Louisiana Court Approves Zero Set Aside in Product Liability Settlement

CMS, Commentary, Medicare Set-Aside Blog, MSP Litigation on January 14, 2015
Posted by Jennifer Jordan, JD, MSCC

Louisiana courts continue to lead the nation in opining on MSA issues. In a declaratory judgment rendered this week, the court found that plaintiff had presented sufficient evidence from his treating physicians (one of which was a dentist) to demonstrate that he required no further treatment related to a car accident for which he blamed Toyota. In the opinion, the court explained that it notified CMS of the proceedings and received in reply its standard “the government is not taking a position on the need for a MSA in this case and is simply reserving any and all rights it may have in the future regarding any payments which Medicare may be called upon to make in the future” letter. Between that, the fact that there is no LMSA approval program, the fact that conditional payments had been resolved, the physician statements, and the strong public policy supporting settlements, the court found that Medicare’s interests were adequately protected.

The one thing in this opinion that was interesting was the court’s assessment that the government’s failure to take a position was essentially irrelevant. CMS does not have authority to mandate how much money should be set aside for future medical expenses; it can exclude post-settlement benefits and/or only seek reimbursement should Medicare make a related post-settlement conditional payment. CMS can certainly suggest (and does for WC) an amount that it thinks would be adequate and make empty promises that if you set aside that amount, it will not pursue further recovery in the future. But ultimately, that is only an opinion voluntarily sought by the parties and not binding on anyone. It is not until Medicare actually makes an overpayment that CMS has standing to bring claims against plaintiff, a point that this court noted. At that time, section 405(g) of the Medicare Act would kick in and the beneficiary would have the benefit of the administrative appeal process to work out his issues with CMS related to his tort settlement. This court at this time is not the appropriate venue for CMS.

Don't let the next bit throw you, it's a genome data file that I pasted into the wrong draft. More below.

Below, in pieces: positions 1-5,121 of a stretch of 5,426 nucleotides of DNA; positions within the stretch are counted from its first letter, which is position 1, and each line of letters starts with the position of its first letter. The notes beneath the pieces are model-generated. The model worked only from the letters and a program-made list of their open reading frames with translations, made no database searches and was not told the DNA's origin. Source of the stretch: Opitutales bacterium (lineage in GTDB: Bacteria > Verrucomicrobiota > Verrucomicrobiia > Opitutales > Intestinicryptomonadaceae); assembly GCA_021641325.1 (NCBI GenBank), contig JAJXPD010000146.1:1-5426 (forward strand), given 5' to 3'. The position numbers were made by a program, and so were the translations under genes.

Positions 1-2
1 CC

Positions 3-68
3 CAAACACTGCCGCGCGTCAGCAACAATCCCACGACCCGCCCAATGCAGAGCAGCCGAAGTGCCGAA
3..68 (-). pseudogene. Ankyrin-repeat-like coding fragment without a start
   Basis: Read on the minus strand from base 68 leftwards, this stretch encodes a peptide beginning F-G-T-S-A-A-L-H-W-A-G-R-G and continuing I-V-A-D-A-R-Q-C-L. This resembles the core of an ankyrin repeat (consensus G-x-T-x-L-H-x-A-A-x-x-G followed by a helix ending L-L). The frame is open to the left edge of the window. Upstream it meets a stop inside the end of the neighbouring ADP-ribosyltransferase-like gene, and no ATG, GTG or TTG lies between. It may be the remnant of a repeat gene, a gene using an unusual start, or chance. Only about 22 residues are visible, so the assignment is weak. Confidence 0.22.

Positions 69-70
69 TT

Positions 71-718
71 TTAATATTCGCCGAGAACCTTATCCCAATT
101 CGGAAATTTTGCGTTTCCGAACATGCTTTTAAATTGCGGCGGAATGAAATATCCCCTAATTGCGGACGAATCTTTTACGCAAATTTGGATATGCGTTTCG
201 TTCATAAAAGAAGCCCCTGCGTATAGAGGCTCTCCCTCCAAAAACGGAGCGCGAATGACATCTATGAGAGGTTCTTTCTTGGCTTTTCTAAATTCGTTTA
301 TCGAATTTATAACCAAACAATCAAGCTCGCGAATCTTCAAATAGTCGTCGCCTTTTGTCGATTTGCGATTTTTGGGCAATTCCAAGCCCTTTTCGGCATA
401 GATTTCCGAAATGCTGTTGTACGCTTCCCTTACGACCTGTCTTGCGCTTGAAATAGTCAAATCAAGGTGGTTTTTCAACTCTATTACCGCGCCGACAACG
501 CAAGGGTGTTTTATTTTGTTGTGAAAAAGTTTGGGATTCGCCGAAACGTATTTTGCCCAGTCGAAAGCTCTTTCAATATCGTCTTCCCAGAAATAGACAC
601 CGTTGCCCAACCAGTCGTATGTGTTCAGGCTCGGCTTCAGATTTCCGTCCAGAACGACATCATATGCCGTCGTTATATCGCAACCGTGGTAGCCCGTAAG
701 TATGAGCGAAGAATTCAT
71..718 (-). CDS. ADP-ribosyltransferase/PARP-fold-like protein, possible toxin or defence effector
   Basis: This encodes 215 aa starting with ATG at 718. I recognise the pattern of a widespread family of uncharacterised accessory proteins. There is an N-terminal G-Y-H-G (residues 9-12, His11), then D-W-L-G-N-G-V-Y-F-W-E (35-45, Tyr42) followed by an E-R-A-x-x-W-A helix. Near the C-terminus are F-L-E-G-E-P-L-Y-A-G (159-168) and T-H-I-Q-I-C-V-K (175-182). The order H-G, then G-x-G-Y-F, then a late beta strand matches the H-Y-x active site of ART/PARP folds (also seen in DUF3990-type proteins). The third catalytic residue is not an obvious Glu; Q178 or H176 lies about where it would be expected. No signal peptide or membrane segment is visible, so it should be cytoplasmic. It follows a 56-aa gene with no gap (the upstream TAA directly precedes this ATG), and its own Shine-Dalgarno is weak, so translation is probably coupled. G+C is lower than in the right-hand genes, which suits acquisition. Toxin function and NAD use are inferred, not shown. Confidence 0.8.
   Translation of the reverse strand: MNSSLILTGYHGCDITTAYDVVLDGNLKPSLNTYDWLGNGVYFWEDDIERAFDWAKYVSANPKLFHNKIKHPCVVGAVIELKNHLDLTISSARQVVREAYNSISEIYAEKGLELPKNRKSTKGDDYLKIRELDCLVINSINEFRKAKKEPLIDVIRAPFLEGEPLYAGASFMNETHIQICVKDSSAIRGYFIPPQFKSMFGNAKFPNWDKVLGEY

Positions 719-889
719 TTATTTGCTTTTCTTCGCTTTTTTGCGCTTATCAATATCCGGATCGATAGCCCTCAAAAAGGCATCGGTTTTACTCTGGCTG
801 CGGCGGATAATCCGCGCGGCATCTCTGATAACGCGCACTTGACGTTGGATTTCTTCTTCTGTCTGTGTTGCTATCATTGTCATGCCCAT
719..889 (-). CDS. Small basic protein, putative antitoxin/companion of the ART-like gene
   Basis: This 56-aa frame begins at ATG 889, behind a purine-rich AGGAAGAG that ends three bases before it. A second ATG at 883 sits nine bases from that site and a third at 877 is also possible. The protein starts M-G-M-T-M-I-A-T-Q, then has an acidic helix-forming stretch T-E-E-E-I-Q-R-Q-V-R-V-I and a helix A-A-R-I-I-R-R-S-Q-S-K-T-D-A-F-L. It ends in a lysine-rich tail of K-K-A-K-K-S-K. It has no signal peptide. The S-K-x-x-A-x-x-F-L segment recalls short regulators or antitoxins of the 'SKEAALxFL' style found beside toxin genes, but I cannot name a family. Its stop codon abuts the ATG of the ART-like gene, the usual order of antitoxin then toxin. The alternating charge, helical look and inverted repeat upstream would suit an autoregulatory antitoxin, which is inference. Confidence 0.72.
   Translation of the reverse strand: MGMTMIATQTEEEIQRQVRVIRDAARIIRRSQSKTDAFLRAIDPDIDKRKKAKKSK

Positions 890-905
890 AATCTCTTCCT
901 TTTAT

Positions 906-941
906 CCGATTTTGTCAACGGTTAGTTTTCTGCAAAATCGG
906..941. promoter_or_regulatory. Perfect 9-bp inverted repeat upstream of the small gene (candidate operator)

Unfortunately the court unintentionally encourages parties to seek judicial approval of MSAs. It states that “the Court believes there is a strong public interest in resolving lawsuits, and parties to lawsuits in which a MSA is potentially at issue must necessarily look to the courts to hear motions such as this one…. Otherwise, parties will be without any means of establishing that their settlement agreement meets the requirements of the Medicare Secondary Payer statute…. The Court has jurisdiction to rule upon the MSA Motion submitted by the parties.”  While it has jurisdiction, is this really an issue that it wants to waste its resources on? The testimony of the physicians was unquestioned and the conditional payment amount nominal, so this amounts to a rubber stamping of a rather insignificant MSA issue. If we feel the need for approval that CMS refuses to grant and the courts feel compelled to intervene, there should be a specialty court created to handle MSAs administratively by individuals that understand the issues. The MSP in general is far too misunderstood to have random courts throughout the nation making independent and potentially meaningless determinations such as this. MSAs are not a problem unless Medicare makes a related payment, and then there is a forum to address that issue. Why waste the time and money at the time of settlement to hedge against something that can just as easily be defended later, if ever?


NO. 1:11-CV-01611
2015 U.S. Dist. LEXIS 3319
January 10, 2015, Decided
January 12, 2015, File